Maryland legislators voted January 30th to override Gov. Larry Hogan’s (R) veto of a 2019 bill that repealed the state’s Handgun Permit Review Board.
The Maryland General Assembly voted 30-16 in the Senate and 89-49 in the House of Delegates to override the governor’s veto of SB1000/HB1343. In Maryland, a three-fifths vote (29 in the Senate, 85 in the House) is required to override a veto.
The bill passed in the 2019 legislative session by votes of 30-16 in the Senate and 87-47 in the House. In his veto letter, Gov. Hogan said that repealing the board “fails to do anything to improve public safety. Instead it threatens the ability of law-abiding citizens to appeal decisions regarding handgun permits…. [A]bolishing the Handgun Permit Review Board is not a solution to violent crime problems. It is just another in a long series of politically-motivated and ill-conceived power grabs.” He added that the change “does nothing to prevent firearms from getting into the hands of violent criminals or seriously mentally ill persons.”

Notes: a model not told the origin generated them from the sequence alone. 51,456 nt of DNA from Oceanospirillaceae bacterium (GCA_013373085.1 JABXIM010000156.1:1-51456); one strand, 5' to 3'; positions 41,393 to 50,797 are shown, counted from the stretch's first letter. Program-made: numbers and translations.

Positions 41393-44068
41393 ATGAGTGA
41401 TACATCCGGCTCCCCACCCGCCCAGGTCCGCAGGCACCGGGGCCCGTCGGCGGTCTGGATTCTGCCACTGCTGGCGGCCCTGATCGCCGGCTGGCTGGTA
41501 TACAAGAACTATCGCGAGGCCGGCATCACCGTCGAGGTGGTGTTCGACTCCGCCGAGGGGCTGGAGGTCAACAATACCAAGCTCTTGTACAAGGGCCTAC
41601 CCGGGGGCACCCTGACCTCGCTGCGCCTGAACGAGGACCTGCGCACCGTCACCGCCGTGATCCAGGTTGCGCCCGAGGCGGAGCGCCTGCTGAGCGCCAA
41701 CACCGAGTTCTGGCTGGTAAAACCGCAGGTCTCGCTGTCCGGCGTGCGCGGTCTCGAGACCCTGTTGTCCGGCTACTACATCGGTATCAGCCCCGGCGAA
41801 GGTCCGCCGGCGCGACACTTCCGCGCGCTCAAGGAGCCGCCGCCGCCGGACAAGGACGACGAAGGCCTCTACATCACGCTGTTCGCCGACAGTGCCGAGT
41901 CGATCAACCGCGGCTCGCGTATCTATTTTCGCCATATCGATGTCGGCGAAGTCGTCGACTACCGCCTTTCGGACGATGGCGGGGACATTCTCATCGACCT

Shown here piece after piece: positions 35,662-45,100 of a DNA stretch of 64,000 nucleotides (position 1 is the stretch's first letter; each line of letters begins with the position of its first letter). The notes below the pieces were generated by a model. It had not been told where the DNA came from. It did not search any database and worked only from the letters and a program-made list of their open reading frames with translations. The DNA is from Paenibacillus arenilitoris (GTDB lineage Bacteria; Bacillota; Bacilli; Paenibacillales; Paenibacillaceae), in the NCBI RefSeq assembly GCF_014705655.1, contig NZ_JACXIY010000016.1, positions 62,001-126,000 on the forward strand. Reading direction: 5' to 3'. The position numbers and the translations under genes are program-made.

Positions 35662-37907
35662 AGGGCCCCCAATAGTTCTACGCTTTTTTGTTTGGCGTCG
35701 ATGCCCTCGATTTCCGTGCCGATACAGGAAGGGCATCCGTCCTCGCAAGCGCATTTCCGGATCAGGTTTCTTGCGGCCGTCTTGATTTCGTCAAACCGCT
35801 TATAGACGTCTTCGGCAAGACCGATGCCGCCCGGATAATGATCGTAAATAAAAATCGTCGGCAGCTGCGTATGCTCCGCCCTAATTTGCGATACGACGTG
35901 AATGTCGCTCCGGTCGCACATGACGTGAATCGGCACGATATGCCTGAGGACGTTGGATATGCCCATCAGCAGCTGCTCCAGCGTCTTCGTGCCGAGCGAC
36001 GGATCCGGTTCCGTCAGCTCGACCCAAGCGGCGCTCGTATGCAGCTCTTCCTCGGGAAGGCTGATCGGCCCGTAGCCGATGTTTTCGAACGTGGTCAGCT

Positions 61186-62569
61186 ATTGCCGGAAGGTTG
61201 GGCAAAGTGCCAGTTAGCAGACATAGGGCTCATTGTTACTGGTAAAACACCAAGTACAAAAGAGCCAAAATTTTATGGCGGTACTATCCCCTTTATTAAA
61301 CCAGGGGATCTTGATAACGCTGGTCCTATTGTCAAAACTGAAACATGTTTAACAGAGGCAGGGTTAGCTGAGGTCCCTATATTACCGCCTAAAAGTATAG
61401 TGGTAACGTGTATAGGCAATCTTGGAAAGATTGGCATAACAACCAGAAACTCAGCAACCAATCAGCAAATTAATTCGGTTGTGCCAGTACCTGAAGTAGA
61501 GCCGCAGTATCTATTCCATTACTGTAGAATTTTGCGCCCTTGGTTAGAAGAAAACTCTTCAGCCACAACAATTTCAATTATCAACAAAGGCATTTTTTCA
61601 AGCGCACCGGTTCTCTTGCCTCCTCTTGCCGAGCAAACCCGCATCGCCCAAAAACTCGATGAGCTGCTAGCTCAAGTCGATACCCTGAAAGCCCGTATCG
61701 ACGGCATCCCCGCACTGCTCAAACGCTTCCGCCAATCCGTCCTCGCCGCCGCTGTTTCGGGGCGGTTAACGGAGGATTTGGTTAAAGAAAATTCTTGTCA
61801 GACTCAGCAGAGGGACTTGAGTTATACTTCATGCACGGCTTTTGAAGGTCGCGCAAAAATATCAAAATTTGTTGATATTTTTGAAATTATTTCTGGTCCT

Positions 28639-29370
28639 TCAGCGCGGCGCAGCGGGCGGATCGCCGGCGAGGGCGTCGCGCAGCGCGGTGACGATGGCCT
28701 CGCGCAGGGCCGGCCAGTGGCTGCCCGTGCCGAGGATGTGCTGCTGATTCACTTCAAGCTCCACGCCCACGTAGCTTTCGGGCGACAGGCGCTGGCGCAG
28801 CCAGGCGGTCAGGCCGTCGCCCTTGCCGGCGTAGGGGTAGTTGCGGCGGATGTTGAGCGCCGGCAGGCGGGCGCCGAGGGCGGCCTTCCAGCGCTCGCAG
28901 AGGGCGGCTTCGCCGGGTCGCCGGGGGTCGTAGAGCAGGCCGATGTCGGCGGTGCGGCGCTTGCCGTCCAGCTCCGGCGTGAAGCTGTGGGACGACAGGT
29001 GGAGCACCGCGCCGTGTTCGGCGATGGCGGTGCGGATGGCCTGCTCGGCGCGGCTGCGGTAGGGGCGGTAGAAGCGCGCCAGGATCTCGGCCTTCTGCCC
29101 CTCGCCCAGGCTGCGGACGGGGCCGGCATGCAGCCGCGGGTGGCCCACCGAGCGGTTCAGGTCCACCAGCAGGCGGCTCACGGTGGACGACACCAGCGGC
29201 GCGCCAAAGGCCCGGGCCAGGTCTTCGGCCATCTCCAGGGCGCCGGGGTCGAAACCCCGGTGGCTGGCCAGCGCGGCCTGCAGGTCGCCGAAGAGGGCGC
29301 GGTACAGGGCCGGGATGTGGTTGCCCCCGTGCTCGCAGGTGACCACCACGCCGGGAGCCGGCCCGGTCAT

“HB1343/SB1000 dissolves this board, thus removing all public oversight, and making all appeals cumbersome, difficult, and costly,” reported the NRA Institute for Legislative Action.
The Handgun Permit Review Board was created in 1972 and is comprised of five members selected by the governor. It allowed individuals who were denied a concealed-carry permit to file an appeal.
Maryland is one of eight “may-issue” states in the country. Marylanders must provide a “good and substantial” reason to obtain a concealed-carry permit to the Maryland State Police, which then makes the determination whether or not to issue a permit.
“Because of this requirement, Maryland residents must prove they are under some extraordinary imminent threat in order to be granted a permit. This effectively bans most citizens from exercising their Second Amendment rights outside of their homes,” reported the NRA Institute for Legislative Action.
A 21-state coalition asked the U.S. Supreme Court in a Nov. 18 friend-of-the-court brief to hear a challenge to Maryland’s “may-issue” law. The NRA also filed a brief in support of the challenge.